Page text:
On Monday, Gov. Greg Abbott’s chief of staff, Gardner Pate, wrote a memo to state agencies and universities telling them that considering things like gender, race and ethnicity in hiring and employment decisions is against the law, and that consideration of anything other than merit will not be tolerated by the governor.
In particular, the memo took aim at diversity, equity and inclusion initiatives, claiming that they favor certain groups of people over others, though the memo doesn’t name any groups in particular.
Texas Tribune’s Kate McGee got a hold of this memo and she joined the Texas Standard to talk about it, the reaction, and what it means for state agencies. Listen to the story above or read the transcript below.
This transcript has been edited lightly for clarity:
Texas Standard: Just for folks who don’t understand, colleges have a lot of offices of diversity, equity and inclusion – DEI, as it’s known around campus these days. Is that right?
Kate McGee: Yes. This has been a trend in higher ed for a while now, but has really ramped up in recent years. You know, schools have opened these offices, hired DEI officers as a goal to help students from different backgrounds, especially backgrounds that have been underrepresented in higher ed, to get through school and graduate and to make sure that the universities are being responsive and inclusive. But they have become increasingly a target of conservatives and Republicans who are concerned that these offices are being used to indoctrinate students about different ideas. And it’s become kind of a political tool that we’re seeing now with state leaders wanting to defund these kinds of organizations on campus.
I want to read just a bit from the letter that’s being sent out from the governor’s office to colleges and universities, just a couple of portions from it. “As Texans, we celebrate the diversity of our state and the presence of a workforce that represents our rich culture in recent years.” The note goes on “the innocuous sounding notion of diversity, equity and inclusion has been manipulated to push policies that expressly favor some demographic groups to the detriment of others.” So what exactly is the governor – is he ordering colleges and universities to eliminate their DEI programs and offices? What exactly is happening here?
So the governor’s office actually sent us a statement this morning saying that this was a reminder that equity quotas in hiring is illegal – hiring people based on factors like race or ethnicity. Universities, the ones who have said anything, say they just interpret this as a reminder, as a way to ensure that they are following the law. But there is a lot of vagueness in this directive. You know, yesterday in the Senate Finance Committee hearing, Sen. Royce West said he was calling on the governor to kind of clarify what exactly he’s talking about that he considers to be a problem when it comes to diversity, equity and inclusion, because it does encompass a wide range of different policies or goals. And it’s a little unclear from the original letter what exactly could be considered forbidden or illegal.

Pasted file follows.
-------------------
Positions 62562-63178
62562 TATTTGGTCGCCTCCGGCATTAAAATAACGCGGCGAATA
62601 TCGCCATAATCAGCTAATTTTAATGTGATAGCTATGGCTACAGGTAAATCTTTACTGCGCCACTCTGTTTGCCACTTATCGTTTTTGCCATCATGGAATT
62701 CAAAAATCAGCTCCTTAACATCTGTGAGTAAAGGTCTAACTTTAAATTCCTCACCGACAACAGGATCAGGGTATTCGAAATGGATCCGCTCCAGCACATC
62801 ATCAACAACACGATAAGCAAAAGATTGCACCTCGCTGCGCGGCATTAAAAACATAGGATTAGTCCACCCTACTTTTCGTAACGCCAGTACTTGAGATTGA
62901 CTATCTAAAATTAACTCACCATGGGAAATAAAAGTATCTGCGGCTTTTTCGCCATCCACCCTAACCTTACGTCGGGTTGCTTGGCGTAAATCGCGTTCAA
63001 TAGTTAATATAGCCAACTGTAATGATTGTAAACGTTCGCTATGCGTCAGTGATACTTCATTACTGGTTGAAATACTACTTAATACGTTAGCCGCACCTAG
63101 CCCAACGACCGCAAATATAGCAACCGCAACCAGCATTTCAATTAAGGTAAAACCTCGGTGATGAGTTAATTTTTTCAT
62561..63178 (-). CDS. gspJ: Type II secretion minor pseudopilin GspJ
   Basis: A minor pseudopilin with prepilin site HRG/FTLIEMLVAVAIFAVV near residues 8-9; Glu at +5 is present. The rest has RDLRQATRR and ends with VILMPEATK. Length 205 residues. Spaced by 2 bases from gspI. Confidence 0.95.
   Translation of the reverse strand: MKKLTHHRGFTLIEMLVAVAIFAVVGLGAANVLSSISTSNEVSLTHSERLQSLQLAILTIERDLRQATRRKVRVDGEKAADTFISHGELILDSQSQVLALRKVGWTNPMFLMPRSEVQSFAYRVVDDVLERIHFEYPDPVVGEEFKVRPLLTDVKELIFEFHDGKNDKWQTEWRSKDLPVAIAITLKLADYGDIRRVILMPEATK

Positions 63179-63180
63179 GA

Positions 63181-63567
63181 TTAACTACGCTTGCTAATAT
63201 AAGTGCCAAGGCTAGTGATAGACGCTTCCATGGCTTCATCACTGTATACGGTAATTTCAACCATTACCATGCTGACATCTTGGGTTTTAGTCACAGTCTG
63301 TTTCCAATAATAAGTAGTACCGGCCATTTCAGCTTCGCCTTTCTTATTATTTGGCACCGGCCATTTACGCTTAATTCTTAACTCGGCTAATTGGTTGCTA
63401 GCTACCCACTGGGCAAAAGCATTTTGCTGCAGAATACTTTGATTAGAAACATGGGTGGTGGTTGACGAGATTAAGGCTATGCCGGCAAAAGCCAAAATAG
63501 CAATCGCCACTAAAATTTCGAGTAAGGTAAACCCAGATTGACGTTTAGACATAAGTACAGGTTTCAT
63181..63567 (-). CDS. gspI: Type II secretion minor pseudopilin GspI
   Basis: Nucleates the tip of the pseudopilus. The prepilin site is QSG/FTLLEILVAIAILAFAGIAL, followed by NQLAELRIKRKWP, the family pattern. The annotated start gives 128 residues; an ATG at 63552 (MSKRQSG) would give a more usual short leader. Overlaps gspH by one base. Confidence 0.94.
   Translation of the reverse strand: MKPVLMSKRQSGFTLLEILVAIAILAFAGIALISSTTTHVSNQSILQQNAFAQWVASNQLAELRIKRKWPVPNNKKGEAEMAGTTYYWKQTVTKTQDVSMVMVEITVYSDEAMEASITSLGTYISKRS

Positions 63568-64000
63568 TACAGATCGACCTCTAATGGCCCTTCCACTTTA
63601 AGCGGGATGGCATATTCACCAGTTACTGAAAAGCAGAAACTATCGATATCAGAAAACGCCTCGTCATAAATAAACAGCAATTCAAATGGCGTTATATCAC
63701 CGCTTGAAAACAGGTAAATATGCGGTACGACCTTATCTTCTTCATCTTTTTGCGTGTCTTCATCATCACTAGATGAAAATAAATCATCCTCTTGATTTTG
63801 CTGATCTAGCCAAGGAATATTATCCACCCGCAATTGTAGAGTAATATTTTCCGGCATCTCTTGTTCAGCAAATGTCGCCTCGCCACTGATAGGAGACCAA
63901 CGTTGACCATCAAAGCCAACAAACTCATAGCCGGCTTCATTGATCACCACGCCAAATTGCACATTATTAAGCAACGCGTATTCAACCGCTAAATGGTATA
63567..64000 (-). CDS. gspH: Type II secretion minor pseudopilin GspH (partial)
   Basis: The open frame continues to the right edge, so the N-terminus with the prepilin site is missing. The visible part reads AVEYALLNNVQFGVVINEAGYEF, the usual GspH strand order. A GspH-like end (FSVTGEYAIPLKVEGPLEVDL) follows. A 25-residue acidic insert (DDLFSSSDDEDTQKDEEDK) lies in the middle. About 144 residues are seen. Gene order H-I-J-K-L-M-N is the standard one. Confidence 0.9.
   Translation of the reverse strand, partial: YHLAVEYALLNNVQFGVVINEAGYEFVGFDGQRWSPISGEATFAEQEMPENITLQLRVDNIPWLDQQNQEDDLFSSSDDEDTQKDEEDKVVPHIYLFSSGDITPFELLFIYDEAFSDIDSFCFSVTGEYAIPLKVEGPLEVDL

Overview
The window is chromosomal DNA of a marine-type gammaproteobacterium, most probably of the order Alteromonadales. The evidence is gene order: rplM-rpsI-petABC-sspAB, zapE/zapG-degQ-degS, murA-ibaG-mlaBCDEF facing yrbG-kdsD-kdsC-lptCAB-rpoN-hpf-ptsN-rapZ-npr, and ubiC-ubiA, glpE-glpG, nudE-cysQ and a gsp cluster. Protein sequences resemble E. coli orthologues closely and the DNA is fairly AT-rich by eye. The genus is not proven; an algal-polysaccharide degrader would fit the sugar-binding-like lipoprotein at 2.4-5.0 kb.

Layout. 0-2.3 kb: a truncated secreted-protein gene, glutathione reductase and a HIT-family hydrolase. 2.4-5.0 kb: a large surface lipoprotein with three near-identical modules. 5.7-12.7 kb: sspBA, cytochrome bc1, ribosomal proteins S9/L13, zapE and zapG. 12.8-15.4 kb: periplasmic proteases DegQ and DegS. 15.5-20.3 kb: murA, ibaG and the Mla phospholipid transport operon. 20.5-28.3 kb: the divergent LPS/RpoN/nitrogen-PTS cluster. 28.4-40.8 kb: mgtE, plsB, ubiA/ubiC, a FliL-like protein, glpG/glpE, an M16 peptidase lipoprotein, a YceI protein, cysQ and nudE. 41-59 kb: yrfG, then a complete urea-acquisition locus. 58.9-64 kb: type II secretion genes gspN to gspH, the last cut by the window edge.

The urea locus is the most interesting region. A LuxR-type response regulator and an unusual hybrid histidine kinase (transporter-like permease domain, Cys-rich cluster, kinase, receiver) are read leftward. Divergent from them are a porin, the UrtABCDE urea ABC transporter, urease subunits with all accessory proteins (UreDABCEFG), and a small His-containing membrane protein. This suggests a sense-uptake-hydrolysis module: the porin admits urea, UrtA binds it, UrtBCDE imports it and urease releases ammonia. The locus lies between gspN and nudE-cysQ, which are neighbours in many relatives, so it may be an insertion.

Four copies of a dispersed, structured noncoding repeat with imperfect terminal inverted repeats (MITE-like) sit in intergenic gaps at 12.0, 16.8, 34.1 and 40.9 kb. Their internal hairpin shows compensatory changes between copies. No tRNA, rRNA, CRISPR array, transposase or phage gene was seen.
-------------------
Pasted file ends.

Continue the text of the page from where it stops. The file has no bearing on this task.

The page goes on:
But you write that at least one major university is already now, as a result of this, reviewing its hiring practices.
Yes and it’s a little unclear as to the timeline – if this letter caused them to do this or if they were already dealing with this earlier. You know, there was a conservative group that had put in an open records request and discovered that the biology department at Texas Tech University was considering DEI policies in their hiring. And they were asking candidates questions about their track record, working to advance diversity and inclusion in their research, in their classroom, how they understood how to help students from different backgrounds succeed in the classroom. And this was considered or criticized as being a litmus test of candidate’s political ideology. And Texas Tech has since pulled this line of questioning from hiring candidates and is reviewing other departments and colleges in the schools to see if this is happening elsewhere.
People who talk about diversity say that this is not about a political litmus test, but really about how they contribute to diversity in their field of research or in teaching. And so these kinds of questions have become extremely common within hiring. So it remains to be seen how universities might change their ways or maybe remove some of these questions from hiring, now that the governor has raised a concern or warned them about how they should be talking about diversity in their hiring processes.